I loved this article! You were once again hilarious,,, I am not as ‘smitten’ as yourself, but my regimen is just less of all of that. No tubes right now, unfortunately. I need to see this Disco Anti-stat and especially, the Gravity One. Very intriguing and that’s the next review to be read. I agree on the Destat 3 as well. Kudos to your observations and your your reverence of all thing ‘sane’!

    • Reply
      Paul Rigby
      20th January 2022 at 11:08 am

      🙂 Thanks Jeffrey.

  • Reply
    20th January 2022 at 5:53 pm


  • Reply
    21st January 2022 at 3:40 pm

    Vinyl Victims Support Group is exactly what we need lol! Seriously it beggars belief what we have to do to get this imperfect medium to work as intended. A well known reviewer mentioned a long time ago that the vinyl playback medium was the most frustrating of all mediums BUT worth all the hassle entailed. I think I’ll leave it at that except to say that I just cannot listen immediately to a record I’ve just cleaned as otherwise I’d be sitting on the edge of my seat waiting for the first click. That’s no way to listen to music! Better to put it aside for another day when I’ve forgotten I’d cleaned it. By then, unfortunately, I’ll probably forget where I put it 🤣

    Brilliantly funny piece as always Paul and scarily true too!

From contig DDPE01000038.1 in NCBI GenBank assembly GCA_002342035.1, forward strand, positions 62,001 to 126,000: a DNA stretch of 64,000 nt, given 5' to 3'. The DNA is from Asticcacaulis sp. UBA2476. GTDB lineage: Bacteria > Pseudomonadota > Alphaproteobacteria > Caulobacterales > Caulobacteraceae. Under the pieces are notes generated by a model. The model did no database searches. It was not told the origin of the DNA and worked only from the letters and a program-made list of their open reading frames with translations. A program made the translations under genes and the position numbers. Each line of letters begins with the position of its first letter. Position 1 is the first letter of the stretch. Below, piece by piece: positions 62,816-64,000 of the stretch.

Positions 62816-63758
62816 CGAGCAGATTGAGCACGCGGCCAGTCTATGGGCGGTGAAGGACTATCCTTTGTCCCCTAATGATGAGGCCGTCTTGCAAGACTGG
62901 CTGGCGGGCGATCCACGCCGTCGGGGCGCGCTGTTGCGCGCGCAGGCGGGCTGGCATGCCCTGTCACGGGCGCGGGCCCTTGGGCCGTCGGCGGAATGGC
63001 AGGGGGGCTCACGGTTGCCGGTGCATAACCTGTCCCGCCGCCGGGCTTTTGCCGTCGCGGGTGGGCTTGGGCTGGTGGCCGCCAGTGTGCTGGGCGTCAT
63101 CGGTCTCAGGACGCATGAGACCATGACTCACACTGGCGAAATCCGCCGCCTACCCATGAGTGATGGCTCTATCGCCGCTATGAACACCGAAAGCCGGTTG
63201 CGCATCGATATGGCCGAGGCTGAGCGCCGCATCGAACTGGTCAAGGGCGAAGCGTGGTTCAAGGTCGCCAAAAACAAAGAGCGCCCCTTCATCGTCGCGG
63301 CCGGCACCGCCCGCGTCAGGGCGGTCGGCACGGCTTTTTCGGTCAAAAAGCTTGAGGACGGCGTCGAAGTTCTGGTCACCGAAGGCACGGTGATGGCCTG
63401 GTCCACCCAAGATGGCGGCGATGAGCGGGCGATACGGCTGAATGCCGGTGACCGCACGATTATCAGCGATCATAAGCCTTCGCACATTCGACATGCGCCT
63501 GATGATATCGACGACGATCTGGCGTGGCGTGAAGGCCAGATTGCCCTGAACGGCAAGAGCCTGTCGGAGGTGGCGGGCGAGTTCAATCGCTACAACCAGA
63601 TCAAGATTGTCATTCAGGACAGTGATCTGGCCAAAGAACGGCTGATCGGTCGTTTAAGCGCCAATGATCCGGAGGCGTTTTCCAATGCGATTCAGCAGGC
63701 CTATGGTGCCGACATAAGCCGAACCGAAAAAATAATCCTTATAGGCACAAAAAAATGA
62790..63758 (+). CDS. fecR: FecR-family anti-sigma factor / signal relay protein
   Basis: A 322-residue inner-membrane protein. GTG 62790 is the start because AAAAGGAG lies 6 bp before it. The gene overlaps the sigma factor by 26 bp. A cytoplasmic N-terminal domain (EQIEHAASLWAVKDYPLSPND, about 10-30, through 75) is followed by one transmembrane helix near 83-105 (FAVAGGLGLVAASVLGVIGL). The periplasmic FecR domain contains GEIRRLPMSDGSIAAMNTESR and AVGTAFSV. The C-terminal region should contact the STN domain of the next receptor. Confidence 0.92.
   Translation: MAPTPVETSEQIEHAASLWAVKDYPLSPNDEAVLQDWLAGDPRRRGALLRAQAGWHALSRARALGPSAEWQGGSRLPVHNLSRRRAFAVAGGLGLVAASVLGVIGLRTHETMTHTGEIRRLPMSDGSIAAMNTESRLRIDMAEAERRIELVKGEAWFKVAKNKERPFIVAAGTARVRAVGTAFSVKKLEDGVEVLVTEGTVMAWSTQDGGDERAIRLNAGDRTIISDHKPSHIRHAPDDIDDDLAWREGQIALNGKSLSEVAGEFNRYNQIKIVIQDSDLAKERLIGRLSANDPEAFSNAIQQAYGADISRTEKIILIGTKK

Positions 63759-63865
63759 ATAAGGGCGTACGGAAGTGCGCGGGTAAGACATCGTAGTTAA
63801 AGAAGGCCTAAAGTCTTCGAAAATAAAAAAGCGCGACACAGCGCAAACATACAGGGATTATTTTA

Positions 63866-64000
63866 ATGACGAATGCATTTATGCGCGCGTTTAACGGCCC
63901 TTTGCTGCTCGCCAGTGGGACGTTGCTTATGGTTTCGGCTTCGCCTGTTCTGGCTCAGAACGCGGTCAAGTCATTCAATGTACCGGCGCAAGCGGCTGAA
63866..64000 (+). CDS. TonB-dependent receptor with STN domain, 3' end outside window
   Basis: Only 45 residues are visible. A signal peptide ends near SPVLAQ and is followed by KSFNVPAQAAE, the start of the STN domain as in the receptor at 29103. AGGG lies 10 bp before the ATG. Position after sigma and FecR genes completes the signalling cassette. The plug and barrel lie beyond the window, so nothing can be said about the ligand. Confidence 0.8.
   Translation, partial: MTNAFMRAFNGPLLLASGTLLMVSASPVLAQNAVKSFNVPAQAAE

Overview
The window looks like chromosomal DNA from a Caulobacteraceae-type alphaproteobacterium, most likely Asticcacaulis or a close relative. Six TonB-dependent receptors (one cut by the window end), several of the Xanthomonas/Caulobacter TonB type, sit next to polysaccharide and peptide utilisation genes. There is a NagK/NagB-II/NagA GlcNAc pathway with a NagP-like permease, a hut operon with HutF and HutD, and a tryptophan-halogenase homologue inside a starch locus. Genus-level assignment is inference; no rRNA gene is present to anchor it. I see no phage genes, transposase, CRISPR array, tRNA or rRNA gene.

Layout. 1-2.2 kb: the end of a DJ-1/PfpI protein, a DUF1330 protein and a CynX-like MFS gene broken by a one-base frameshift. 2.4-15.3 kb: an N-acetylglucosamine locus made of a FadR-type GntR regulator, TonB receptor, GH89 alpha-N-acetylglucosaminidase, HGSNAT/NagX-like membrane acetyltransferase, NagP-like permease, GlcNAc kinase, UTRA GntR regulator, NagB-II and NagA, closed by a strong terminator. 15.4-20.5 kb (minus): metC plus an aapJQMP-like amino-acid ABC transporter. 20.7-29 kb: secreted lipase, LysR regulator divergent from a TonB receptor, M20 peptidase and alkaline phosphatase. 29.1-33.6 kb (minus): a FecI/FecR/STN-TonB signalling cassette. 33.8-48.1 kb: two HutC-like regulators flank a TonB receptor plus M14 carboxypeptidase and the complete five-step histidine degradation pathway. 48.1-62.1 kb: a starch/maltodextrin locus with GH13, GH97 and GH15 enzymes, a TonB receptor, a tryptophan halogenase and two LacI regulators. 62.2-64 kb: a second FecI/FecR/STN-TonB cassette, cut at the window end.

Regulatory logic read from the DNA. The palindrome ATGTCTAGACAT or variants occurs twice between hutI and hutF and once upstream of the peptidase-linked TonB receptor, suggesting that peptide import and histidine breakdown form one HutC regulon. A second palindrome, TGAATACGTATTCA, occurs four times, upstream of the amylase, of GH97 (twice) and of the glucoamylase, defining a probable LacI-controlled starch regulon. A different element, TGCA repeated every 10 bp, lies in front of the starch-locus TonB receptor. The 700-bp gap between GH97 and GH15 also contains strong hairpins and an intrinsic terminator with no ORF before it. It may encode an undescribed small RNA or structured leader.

• Reply
      Paul Rigby
      21st January 2022 at 4:22 pm

      Thanks Dermot – your comments are much appreciated.

  • Reply
    27th January 2022 at 2:57 pm

    Hi Paul, nice article and a nice insight into your ‘System’ – true many would call you a nutter but this is all a personal thing and if it matters to you then it matters.
    I don’t listen to Vinyl myself but listen to CD’s and I have my own system of cleaning new CD’s once before I give it a serious listen, I give them an anti static spray before most listening sessions and I let the CD player and headphone amp warm up for an hour if possible (no valves involved but I’m sure it helps) – it keeps me happy anyway…

  • Reply
    Samuel A Rowe
    30th January 2022 at 1:52 am

    I’ll think I’ll give the “warming up” a try. For me, at a moments notice I retreat to my music room and quickly put on something I’ve been thinking about hearing all day or trying a new set-up. I just dive right in. Next time I’ll turn it on and THEN grab my coffee first. I have noticed in the past audio equipment is like an athlete. They gotta’ warm up first to perform their best!